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Japanese Barberry

Berberis thunbergii DC.

[ Excerpted from the "Invasive Plants Field and Reference Guide" by the USDA Forest Service, NA-TP-05-04, 7/07 ]

Habit: Spiny, deciduous shrub, to 2.5 m (8 ft) tall and wide. 

Reproduction: By seed; cut stumps and stems; may self or cross.

Leaves: Alternate, simple, entire, spatulate, 1.3-2 cm (1⁄2-3⁄4 in) long; bright green above, lighter below; in clusters at each node; fall color red to purple depending on the cultivar.

Stems: Numerous, reddish-brown, angled or grooved, glabrous, usually with stiff, short, single spines 1.3 cm (1⁄2 in) long at the nodes; older stems gray; inner bark yellow; may be replaced every few years.

Flowers: Small, perfect, 6 yellow petals, stalked; 1-4 in umbel-like clusters at the nodes; April–May; nectaries located on both sides of the 6 stamens, which have a tripping mechanism; the first visit removes over 50% of the sticky pollen; pollinated by bees.

Fruits/Seeds: Early to late summer; bright red, dry, oblong to rounded berry 1-1.3 cm (3⁄8-1⁄2 in); 1 seeded; may remain on the shrubs through winter; production highest in high-intermediate light levels; cold stratification and alternating temperatures improve germination; over 90% of fruit falls within 1 m (3 ft) of each shrub but has been mapped as far as 80 m (262 ft); dispersed by birds (not a preferred food), deer, turkey, and grouse; fruit removal may be highest in low light.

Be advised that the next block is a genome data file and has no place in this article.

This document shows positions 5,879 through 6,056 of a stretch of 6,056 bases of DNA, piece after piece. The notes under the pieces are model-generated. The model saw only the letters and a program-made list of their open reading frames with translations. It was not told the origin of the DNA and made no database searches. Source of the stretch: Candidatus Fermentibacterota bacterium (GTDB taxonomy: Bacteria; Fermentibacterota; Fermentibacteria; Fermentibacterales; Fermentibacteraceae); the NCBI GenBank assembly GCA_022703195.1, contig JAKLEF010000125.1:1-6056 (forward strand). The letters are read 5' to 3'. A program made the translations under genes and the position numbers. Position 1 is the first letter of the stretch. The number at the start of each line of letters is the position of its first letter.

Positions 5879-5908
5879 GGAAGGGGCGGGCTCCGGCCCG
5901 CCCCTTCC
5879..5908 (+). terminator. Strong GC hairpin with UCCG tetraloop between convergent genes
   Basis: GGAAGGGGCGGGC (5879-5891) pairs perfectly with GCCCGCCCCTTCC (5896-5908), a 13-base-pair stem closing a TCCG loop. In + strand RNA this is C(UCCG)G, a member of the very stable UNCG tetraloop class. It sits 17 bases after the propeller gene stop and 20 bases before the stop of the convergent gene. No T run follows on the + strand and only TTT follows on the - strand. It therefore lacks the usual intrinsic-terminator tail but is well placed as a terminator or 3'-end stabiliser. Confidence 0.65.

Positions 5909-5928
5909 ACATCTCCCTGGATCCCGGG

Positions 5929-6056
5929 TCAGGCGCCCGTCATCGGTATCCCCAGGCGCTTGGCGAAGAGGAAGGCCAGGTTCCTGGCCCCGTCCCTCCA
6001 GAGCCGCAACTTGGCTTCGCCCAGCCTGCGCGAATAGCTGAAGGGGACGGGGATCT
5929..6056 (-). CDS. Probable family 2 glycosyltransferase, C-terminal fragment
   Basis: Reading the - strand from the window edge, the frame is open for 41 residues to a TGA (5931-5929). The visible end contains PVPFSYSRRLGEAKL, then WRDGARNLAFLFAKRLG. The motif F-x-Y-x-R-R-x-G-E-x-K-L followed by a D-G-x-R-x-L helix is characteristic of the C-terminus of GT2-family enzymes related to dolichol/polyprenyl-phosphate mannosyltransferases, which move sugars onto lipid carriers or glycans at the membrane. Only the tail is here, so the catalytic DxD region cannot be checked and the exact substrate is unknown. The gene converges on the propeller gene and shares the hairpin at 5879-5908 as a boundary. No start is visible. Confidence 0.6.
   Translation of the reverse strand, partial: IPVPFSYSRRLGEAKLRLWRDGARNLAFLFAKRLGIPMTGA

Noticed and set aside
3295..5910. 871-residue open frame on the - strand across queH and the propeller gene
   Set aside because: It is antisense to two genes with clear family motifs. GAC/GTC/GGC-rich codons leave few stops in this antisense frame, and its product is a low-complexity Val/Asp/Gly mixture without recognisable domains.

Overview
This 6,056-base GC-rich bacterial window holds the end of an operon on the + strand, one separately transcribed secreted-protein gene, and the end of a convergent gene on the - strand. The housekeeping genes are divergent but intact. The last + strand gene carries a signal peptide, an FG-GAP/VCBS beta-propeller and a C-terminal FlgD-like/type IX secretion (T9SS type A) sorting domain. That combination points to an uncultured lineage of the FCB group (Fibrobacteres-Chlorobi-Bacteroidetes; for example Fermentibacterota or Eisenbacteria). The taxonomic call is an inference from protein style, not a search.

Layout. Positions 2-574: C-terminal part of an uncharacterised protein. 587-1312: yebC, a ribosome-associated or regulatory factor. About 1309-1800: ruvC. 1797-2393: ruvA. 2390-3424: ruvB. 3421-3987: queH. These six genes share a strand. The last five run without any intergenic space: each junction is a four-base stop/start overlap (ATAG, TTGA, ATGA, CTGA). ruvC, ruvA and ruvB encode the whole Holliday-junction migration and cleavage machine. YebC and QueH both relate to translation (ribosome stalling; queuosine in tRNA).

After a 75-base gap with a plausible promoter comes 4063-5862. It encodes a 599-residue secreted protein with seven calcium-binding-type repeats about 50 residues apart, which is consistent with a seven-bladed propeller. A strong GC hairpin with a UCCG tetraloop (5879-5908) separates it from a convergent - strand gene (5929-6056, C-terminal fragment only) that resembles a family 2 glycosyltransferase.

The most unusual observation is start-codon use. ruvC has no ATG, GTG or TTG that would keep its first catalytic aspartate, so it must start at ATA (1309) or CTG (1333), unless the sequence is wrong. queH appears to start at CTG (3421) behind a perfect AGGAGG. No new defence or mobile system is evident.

Habitat: Introduced into the U.S. between 1864-1879 from Japan; full sun to full shade; most soil types and habitats; dry ridgetops to wetlands and roadsides to closed canopy forests.

Comments: Growth minimal in low light; survival of seed­ lings drops from 90% in intermediate-high light to 40% in low light, but survivors persist; leafs out before canopy and retains leaves after canopy leaf fall;16 deer herbivory minimal, but severe winter damage from rabbits; mortal­ity of stems or shrubs not related to population density; at least 47 cultivars; may alter soil conditions to its benefit by increasing pH, nitrification, and nitrate; association with non-native earthworms possibly due to increased litter decomposition or an agricultural connection.

Similar Native Species: American barberry (B. canadensis); toothed leaves and usually 3-pronged spines.

Photos: Leslie J. Mehrhoff, University of Connecticut,

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